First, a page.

In a breakthrough treatment that holds promise for treating some forms of blindness, night-blind mice had their vision boosted by implants of light-sensing nerve cells in a laboratory, scientists said Wednesday.
The cells, rod-type photoreceptors required for vision in dim light, were taken from the retinas of baby mice and implanted into adults who did not have any such photoreceptors, researcher Robin Ali told AFP.
Advertisement"This is the first evidence that the transplantation of photoreceptor cells can result in correct connectivity and improved vision," he said.
"It is just a proof of concept. We are a long way from clinical application, but it is a first step."
Ali, from University College London, said his team transplanted about 30,000-40,000 rod cells into each eye of the test mice and then used brain imaging to confirm that the visual cortex responded to the impulses.
This still did not confirm that the mice could actually see, so the animals were put through a behavioural test of their vision.
The mice, before their transplants, had been taught to follow visual signs directing them to a surface platform in a small bath.
As soon as the lights were turned down, the night-blind mice became unable to find their way and started swimming around in circles.
In the test, "the treated mouse swims straight for the platform and that is dependent on the cells we transplanted," said Ali of the study published in Nature.
The scientist said further studies will be done, also to determine whether transplants could restore vision in subjects who had lost all their photoreceptor cells and had become completely blind.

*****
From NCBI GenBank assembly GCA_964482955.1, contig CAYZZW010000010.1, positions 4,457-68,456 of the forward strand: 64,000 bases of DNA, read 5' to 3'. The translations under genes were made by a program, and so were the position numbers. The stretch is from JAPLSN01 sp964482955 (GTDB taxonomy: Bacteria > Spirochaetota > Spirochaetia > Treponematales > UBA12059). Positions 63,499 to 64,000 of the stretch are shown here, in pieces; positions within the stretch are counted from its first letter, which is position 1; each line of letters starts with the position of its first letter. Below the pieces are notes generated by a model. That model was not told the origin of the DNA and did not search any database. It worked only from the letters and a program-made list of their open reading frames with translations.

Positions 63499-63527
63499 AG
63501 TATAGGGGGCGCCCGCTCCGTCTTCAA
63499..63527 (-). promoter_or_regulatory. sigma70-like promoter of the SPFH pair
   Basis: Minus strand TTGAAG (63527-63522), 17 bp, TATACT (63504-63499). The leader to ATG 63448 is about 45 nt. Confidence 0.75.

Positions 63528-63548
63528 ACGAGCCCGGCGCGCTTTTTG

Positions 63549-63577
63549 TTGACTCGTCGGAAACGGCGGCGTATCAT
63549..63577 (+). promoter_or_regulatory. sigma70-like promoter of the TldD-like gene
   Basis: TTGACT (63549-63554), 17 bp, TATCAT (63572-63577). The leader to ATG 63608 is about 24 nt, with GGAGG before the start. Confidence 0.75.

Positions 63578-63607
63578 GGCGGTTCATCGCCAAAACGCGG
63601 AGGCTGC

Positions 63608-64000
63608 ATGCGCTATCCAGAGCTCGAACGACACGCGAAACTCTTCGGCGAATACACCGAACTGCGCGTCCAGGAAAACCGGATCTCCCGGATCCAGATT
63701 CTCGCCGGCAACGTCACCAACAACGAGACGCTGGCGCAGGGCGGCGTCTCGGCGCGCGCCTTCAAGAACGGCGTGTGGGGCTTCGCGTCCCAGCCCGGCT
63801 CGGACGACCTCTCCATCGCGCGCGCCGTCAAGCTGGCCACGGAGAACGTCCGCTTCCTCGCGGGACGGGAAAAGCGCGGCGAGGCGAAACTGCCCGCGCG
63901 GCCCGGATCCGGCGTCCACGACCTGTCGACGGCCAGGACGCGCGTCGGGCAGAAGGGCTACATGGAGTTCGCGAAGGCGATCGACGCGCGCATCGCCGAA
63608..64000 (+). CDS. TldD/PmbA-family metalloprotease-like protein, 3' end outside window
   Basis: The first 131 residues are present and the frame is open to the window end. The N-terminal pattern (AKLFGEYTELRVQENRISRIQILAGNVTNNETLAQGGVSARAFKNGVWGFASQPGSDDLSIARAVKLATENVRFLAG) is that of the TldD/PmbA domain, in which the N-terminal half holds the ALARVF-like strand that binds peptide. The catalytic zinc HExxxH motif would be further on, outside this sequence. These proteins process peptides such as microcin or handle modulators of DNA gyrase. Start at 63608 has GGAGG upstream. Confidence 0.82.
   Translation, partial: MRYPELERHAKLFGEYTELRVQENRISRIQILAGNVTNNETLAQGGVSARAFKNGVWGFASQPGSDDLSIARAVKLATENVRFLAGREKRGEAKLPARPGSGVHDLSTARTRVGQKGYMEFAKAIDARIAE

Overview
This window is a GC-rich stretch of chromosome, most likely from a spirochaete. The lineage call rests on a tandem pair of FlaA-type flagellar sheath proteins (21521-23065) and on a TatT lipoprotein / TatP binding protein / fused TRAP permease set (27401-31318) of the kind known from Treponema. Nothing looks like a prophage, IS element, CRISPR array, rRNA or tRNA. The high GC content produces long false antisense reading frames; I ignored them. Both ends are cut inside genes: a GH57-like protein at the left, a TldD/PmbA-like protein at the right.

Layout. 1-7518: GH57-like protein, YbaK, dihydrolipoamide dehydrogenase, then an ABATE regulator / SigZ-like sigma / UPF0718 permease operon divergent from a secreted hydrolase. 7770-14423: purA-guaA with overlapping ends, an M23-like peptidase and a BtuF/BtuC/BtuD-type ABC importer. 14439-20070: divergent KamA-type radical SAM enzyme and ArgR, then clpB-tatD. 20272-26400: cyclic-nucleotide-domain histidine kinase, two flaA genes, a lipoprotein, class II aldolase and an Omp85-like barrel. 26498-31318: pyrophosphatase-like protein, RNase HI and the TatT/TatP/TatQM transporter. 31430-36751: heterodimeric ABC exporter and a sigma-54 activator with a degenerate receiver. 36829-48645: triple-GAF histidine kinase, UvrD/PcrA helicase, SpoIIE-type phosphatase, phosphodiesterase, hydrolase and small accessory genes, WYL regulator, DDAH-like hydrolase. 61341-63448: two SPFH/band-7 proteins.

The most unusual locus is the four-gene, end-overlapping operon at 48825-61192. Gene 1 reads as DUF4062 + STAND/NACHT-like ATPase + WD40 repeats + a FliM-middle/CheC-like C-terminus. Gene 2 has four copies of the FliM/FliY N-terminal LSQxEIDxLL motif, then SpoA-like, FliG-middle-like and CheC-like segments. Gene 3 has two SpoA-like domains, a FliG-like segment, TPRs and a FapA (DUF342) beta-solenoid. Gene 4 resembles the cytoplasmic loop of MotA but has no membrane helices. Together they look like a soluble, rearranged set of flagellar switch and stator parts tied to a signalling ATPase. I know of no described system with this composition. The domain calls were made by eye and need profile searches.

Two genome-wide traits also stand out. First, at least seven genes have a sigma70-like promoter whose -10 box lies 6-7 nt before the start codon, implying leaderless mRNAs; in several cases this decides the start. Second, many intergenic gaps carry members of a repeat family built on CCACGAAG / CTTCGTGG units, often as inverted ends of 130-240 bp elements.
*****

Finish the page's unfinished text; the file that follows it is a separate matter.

"We suspect it might (be possible), but we don't know for how long and we don't know under what circumstances."
Trials with cone photoreceptors, which are used for seeing in daylight, had proved less successful in the past, said Ali.
"Transplantation of cones would actually really increase the potential usefulness of this treatment because humans rely more on cones than on rods."
Most causes of blindness in the Western world were caused by the loss of photoreceptor cells, said Ali.
He did not expect there to be a human trial within five years, "but we would expect within the next five years to have a much clearer idea of which types of human conditions may be appropriate to treat with this sort of transplantation."
The study adds to encouraging reports from the first use of embryonic stem cells in humans to ease degenerative forms of blindness called dry age-related macular degeneration and Stargardt's macular dystrophy.
First trials have been carried out on two volunteers in the United States by Massachusetts biotech firm Advanced Cell Technology (ACT). It began European trials in January.